Hailey Bieber Faces Trademark Infringement Lawsuit Over Her New Skincare Line

Hailey Beiber has just launched her new skincare line, Rhode, amidst great anticipation. Unfortunately, the model is facing a serious blow at the beginning of her new journey. A luxury fashion company of the same name has sued Bieber for trademark infringement.

The Fashion Company

RHODE is a nine-year-old L.A.-based clothing brand co-founded by Phoebe Vickers and Purna Khatau. According to the lawsuit filed against Hailey Bieber, the founders of RHODE have gone through a lot of hardship to successfully establish the brand which was launched in May 2013. The brand is now highly successful and has luxury outlets in high-end stores like Neiman Marcus and Saks Fifth Avenue. The label is also donned by top celebrities like Mindy Kaling, Rihanna, and Beyonce.

The Lawsuit

The trademark infringement lawsuit filed by Khatau and Vickers alleges that the Instagram handle @rhode started to initiate the confusion, as Instagram allowed Hailey Bieber to use the handle, despite their earlier promise to keep the handle only for the designer duo. The filing also takes note of the personal Instagram accounts of both Hailey Bieber and her celebrity husband, Justin Bieber, to further elaborate on the confusion with their posts about the newly launched Rhode brand. In the lawsuit, the designer duo demanded a name change for the skincare line to prevent further confusion and harm.

The Reason Behind

Khatau and Vickers own the RHODE trademark for several accessories and common clothing items. They have also applied to expand the trademark in other consumer product areas like household items, skincare, and makeup. Now, Hailey Bieber has launched the skincare line, Rhode, as per her middle name. But it has already created huge confusion in the market, hurting the fashion brand. The confusion started when Bieber previously commented to a TikTok fan that her new company Rhode is going to expand into a lifestyle brand, including a clothing line, too.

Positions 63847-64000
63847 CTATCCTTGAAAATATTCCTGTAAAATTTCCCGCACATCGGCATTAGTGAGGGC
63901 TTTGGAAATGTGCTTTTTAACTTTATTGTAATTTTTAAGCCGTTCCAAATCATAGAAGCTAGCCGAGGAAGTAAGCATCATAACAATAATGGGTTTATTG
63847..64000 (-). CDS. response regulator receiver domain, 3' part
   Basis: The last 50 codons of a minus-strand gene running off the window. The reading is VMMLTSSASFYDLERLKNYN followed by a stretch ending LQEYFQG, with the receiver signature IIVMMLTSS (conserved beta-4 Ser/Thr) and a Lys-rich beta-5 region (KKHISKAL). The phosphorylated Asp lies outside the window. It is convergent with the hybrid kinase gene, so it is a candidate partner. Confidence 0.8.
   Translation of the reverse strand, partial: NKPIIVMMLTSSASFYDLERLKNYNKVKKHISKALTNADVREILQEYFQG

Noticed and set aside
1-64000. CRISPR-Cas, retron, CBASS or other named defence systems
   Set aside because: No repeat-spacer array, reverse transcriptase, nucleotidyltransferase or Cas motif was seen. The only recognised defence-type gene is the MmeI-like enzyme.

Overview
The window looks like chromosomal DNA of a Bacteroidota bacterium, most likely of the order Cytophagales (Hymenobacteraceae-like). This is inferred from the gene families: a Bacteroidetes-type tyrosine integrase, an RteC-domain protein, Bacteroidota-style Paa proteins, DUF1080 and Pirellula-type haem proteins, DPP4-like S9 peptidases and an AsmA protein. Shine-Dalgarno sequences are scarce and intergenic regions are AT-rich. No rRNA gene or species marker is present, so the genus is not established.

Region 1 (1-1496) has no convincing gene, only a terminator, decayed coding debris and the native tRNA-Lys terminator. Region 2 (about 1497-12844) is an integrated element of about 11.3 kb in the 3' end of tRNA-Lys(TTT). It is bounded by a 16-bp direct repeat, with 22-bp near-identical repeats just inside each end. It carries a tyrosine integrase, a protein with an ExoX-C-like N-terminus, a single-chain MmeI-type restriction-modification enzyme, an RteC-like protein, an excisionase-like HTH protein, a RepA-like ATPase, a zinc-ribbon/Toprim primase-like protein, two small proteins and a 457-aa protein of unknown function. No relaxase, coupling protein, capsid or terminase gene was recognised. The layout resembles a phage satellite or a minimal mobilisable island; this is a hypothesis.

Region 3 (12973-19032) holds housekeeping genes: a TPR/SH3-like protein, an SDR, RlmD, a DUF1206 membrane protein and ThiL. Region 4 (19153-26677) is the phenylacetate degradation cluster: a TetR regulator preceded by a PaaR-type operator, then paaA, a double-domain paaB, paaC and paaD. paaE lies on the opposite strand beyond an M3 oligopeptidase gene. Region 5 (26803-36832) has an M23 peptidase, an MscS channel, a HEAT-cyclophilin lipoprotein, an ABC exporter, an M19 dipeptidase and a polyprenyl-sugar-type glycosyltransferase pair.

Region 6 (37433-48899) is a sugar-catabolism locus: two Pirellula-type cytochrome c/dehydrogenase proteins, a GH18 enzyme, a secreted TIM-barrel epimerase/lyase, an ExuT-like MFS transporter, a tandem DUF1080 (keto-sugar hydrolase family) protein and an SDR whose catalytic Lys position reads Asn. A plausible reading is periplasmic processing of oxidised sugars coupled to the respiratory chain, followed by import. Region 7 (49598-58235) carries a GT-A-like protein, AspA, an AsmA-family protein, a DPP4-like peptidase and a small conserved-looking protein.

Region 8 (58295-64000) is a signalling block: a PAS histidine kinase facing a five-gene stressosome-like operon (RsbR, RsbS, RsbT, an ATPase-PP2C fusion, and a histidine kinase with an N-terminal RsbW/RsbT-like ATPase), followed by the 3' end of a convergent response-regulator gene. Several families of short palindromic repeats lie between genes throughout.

Scientists Discover a Bee That Is a Combination of Male and Female

Generally speaking, animals are sexually dimorphic. You have females with large gametes and males with smaller gametes. Both are required for the sexual reproduction of species. However, every now and again, nature surprises us by producing an organism that is a combination of both sexes. In this case, we have a bee that is split right down the middle.

Bees on beeswax
Scientists Discover Gynandromorph Bee, That Is Split in the Middle

First of its Kind

Organisms with both sexes are known as gynandromorphs. This is the first Megalopta amoena to be discovered with the condition. It’s a nocturnal bee species indigenous to Central and South America.

The left side of the insect has male characteristics — it has a dainty mandible, long antenna, and a thin, fragile hind leg with few bristles. The right side is female — it features a shorter antenna, hairy and thick hind leg, and a pronounced mandible.

Megalopta amoenae
Scientists Discover Gynandromorph Bee, That Is Split in the Middle

Why Is This Bee So Important

Gynandromorphism among bees is quite common. This phenomenon has been observed in at least 140 bee species, as well as butterflies, crustaceans, and birds. Mammals, on the other hand, have never displayed gynandromorphism. At least not to our knowledge.

What makes this case different? The short answer is that gynandromorphic bees are usually discovered by scientists after they are already dead. Finding a living specimen is a stroke of luck and a rare opportunity. It allows entomologists to study its behavior and learn more about how it functions, which side is dominant, the role it plays in the hive’s social structure, and more.

Blossom flower bee
Scientists Discover Gynandromorph Bee, That Is Split in the Middle

Who Made the Discovery?

The bee was discovered by a team of researchers, led by entomologist Erin Krichilshy of Cornell University. The scientists were conducting a study on circadian rhythms at the Smithsonian Tropical Research Institute. They were observing living bees collected from the forest of Barro Colorado Island in Panama when they noticed the odd specimen.

While one bee isn’t enough to fully comprehend gynandromorphism, it’s a significant breakthrough that will answer at least a few questions.